If Coil B is then energized into a positive state, while also maintaining Coil A in its original positively-energized state, the upwardly-directed magnetic fields in both coils will generate opposing torque loads on the rotor magnets which, if being equal, will rotate the rotor shaft approximately 45° until equilibrium is reached, as seen in
It can be appreciated that off-setting the direction of magnetization (or magnetization split lines 72) of the two cross-polarized rotor magnets by 90° results in a micro motor configuration in which each combination of energized states of the two motor cells results in a unique and absolute angular position of the rotor shaft. Regardless of the initial angular position of the micro motor, the rotor shaft can be moved to a unique angular position based on the energization states of the two motor cells. Consequently, an angular position and/or speed detection system is not required to operate the micro motor in a static intermittently-rotating mode, and the micro motor can be controlled to a variety of pre-determined static positions in accordance with a pre-determined combination of energization states of the pulse generators.
In such an finely-balanced state of equilibrium, the exact angular position of the rotor can be affected by the minor variations in the voltage applied to the stator windings, as well as the size, shape and density, etc., of the stator windings themselves, either of which can affect the strength of the generated magnetic fields. In one aspect of the micro motor, the minute variations in the stator coils can be mapped during an initial calibration process, in which the angular position of the rotor shaft can be monitored while varying the current to one or the other stator coils and measuring the resulting angular position of the rotor shaft. It is to be appreciated that a finely-calibrated two-motor cell micro motor may thus be statically controlled to angular positions between the 45° angular increments illustrated in
As described and illustrated hereinabove, the micro motor offers a high degree of flexibility in both its methods of operation as well as its physical shape factor. For instance, illustrated in
Although the method 250 of operating the thinly-configured DC micro motor in a static, intermittently rotating mode can be accomplished without the use of an angular speed or position sensor, the controllability of this method of operation can be enhanced by including the steps of sensing a pole position of a rotor magnet relative to the frame substrate, and controlling the direction and speed or the angular position of the rotor shaft in response to the sensed pole position.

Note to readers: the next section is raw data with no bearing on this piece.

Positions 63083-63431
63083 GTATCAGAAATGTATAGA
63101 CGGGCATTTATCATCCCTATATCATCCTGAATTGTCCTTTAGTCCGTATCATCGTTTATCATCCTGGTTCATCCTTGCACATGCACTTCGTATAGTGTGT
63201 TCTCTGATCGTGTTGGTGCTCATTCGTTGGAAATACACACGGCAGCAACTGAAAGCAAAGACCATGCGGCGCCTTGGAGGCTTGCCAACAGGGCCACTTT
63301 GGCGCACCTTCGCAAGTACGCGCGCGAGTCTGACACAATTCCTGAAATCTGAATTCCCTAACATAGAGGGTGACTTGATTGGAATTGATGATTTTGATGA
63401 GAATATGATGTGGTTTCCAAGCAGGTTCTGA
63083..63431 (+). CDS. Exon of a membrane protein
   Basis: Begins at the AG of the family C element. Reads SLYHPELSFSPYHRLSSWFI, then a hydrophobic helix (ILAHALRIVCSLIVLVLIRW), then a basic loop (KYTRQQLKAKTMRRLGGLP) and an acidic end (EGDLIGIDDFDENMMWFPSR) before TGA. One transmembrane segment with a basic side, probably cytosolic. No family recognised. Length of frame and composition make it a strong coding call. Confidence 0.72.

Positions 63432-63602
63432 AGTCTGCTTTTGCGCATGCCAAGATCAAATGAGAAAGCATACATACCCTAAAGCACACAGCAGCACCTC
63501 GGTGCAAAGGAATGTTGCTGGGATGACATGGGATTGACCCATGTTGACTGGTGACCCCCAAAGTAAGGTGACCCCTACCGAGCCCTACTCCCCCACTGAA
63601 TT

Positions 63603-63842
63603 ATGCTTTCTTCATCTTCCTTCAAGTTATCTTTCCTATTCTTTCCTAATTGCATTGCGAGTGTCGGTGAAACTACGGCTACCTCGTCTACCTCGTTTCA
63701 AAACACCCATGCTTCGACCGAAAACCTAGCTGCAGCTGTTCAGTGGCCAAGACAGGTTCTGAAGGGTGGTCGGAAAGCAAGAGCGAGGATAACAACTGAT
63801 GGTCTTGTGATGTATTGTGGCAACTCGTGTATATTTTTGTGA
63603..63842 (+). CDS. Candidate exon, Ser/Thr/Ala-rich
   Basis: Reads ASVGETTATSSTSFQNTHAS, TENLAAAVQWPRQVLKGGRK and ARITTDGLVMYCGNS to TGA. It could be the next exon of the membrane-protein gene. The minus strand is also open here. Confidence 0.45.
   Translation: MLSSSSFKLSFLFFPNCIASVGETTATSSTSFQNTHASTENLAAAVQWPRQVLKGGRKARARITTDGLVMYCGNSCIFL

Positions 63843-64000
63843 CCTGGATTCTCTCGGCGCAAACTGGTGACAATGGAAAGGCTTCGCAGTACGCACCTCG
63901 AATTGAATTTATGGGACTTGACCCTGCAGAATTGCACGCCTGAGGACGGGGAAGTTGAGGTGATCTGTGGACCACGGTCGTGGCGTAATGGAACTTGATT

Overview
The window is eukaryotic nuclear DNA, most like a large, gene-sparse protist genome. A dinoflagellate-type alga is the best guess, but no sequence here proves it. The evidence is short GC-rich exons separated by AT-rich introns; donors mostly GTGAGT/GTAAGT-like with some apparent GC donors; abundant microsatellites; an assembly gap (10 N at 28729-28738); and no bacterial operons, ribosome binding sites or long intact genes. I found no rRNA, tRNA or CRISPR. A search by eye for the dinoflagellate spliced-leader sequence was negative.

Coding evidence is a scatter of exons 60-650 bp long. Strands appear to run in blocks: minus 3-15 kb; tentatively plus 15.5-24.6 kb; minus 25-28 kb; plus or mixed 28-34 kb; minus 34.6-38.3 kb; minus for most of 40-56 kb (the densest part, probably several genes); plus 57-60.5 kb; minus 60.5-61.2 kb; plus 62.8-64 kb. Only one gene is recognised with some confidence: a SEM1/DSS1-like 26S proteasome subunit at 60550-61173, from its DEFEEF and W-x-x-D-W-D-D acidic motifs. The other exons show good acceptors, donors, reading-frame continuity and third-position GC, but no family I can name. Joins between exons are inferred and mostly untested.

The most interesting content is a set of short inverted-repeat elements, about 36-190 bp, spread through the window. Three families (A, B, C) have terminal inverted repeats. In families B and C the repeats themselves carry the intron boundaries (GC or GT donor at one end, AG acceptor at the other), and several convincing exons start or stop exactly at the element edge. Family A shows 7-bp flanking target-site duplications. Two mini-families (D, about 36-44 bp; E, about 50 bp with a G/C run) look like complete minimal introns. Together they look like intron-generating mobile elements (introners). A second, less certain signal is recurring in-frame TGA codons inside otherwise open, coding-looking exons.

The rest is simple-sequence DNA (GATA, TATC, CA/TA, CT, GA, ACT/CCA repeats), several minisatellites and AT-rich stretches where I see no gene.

The foregoing detailed description describes the invention with reference to specific exemplary embodiments. However, it will be appreciated that various modifications and changes can be made without departing from the scope of the present invention as set forth in the appended claims. The detailed description and accompanying drawings are to be regarded as merely illustrative, rather than as restrictive, and all such modifications or changes, if any, are intended to fall within the scope of the present invention as described and set forth herein.
More specifically, while illustrative exemplary embodiments of the invention have been described herein, the present invention is not limited to these embodiments, but includes any and all embodiments having modifications, omissions, combinations (e.g., of aspects across various embodiments), adaptations and/or alterations as would be appreciated by those skilled in the art based on the foregoing detailed description. The limitations in the claims are to be interpreted broadly based on the language employed in the claims and not limited to examples described in the foregoing detailed description or during the prosecution of the application, which examples are to be construed as non-exclusive. For example, in the present disclosure, the term “preferably” is non-exclusive where it is intended to mean “preferably, but not limited to.” Any steps recited in any method or process claims may be executed in any order and are not limited to the order presented in the claims. Means-plus-function or step-plus-function limitations will only be employed where for a specific claim limitation all of the following conditions are present in that limitation: a) “means for” or “step for” is expressly recited; and b) a corresponding function is expressly recited. The structure, material or acts that support the means-plus function limitation are expressly recited in the description herein. Accordingly, the scope of the invention should be determined solely by the appended claims and their legal equivalents, rather than by the descriptions and examples given above.
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|31 Mar 2011||AS||Assignment|
Owner name: RAYTHEON COMPANY, MASSACHUSETTS
Free format text: ASSIGNMENT OF ASSIGNORS INTEREST;ASSIGNORS:JACOBSEN, STEPHEN C.;OLSEN, SHANE;OLIVIER, MARC X.;SIGNING DATES FROM 20110217 TO 20110318;REEL/FRAME:026058/0199
|17 Ene 2015||AS||Assignment|
Owner name: SARCOS LC, UTAH
Free format text: ASSIGNMENT OF ASSIGNORS INTEREST;ASSIGNOR:RAYTHEON COMPANY;REEL/FRAME:034741/0077
Effective date: 20141114
|26 May 2017||REMI||Maintenance fee reminder mailed|